Two last questions in this section were about the respondent's education and vocation. Here is what I got.
So... I guess I and my doppelgangers read my blog. This demonstrates a few important things:
- People read people who are like them.
- If you want people who are not like you to read your blog, you probably have to step out of your comfort zone.
This is significant for a number of reasons. More prominent women sciencebloggers, for instance, likely means more female readers. Same goes with more sciencebloggers of color, of different sexualities, different physical capabilities, different countries, different ages. And since sciencebloggers can draw people into science, can excite them, inspire them to stay when they are feeling scared, and otherwise mentor them, having broader representation in scienceblogging is a Very Good Thing.
Conversely, if I want to reach something other than the white-female-straight-middle-class-academic audience, I need to be doing something different than what I'm doing right now. Some of that lies in promotion and marketing, but more of that likely has to do with voice, style and content.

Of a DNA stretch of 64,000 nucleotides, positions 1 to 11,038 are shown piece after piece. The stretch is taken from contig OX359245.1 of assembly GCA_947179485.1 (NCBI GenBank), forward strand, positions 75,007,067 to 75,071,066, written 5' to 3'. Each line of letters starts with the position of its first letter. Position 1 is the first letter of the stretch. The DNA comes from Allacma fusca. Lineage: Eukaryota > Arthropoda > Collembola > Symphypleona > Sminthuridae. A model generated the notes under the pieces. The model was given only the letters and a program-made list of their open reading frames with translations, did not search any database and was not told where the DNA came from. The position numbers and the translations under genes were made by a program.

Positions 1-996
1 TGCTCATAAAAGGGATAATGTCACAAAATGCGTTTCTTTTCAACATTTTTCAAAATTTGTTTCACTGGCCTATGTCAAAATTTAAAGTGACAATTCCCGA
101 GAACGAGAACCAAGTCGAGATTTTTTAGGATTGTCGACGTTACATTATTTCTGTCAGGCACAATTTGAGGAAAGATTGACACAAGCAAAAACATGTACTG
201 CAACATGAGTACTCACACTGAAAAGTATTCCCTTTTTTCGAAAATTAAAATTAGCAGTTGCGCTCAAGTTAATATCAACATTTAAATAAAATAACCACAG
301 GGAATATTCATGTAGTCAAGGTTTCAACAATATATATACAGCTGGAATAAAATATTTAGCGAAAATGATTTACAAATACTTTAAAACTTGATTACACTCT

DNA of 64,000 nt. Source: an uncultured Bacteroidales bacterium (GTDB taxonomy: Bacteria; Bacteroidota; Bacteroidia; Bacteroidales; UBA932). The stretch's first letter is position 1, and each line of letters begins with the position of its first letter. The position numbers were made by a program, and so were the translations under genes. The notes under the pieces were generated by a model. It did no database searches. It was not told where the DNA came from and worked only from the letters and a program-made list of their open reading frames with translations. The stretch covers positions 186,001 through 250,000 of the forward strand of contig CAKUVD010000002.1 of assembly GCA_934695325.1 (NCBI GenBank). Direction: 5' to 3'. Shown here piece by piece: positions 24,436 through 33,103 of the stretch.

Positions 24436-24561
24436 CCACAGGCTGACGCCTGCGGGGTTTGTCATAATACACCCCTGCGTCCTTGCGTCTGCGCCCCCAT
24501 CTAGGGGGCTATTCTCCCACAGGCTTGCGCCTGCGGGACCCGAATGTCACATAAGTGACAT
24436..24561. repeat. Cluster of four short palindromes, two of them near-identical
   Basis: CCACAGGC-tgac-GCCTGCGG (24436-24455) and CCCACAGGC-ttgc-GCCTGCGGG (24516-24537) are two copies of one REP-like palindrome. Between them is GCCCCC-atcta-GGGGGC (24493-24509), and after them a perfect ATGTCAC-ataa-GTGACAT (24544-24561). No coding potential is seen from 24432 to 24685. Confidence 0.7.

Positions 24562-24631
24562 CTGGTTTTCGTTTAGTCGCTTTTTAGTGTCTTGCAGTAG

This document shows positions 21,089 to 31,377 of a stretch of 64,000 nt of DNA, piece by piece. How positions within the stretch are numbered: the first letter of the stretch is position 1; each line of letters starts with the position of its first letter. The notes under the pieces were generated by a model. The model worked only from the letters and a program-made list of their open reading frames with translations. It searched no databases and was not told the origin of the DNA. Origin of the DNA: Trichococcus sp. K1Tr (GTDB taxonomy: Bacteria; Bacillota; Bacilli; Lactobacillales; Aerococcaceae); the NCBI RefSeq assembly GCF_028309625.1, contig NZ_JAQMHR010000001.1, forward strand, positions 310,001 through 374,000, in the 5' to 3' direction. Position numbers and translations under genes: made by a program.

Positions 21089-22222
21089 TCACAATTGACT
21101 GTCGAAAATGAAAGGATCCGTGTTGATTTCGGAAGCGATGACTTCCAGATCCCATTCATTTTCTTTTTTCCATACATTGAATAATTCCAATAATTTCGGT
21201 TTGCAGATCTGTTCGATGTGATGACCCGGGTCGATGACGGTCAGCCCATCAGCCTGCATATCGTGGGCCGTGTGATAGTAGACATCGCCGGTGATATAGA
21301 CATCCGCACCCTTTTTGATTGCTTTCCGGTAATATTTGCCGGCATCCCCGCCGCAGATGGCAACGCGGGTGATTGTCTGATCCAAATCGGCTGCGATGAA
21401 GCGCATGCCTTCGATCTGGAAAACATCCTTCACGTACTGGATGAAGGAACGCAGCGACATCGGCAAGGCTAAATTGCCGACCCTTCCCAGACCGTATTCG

What do you want from me?
Most of this section of the survey was freeform response, but I did have a few graphable questions.
On the one hand, I think I would like to expand my writing a bit to try to write posts that have an anthropological perspective and broad appeal. On the other, if ladybusiness isn't your top priority, readers, you don't know what you're missing!
I'd like to think that's what I demonstrated last week with my iron-deficiency anemia post. If I weren't scrabbling for tenure I could probably write a post a week on anthropological perspectives on women's health like that post. Men and women commented on, and wrote on, that post. It made it to reddit, a few great feminism blogs, and lots of other non-science individual bloggers and livejournalers.
So ladybusiness is here to stay, but I am going to try to expand my reach. Anthropology is a discipline most don't get in high school, so most people know next to nothing about it. It would be a great thing if I could expose more people to how cool the field can be.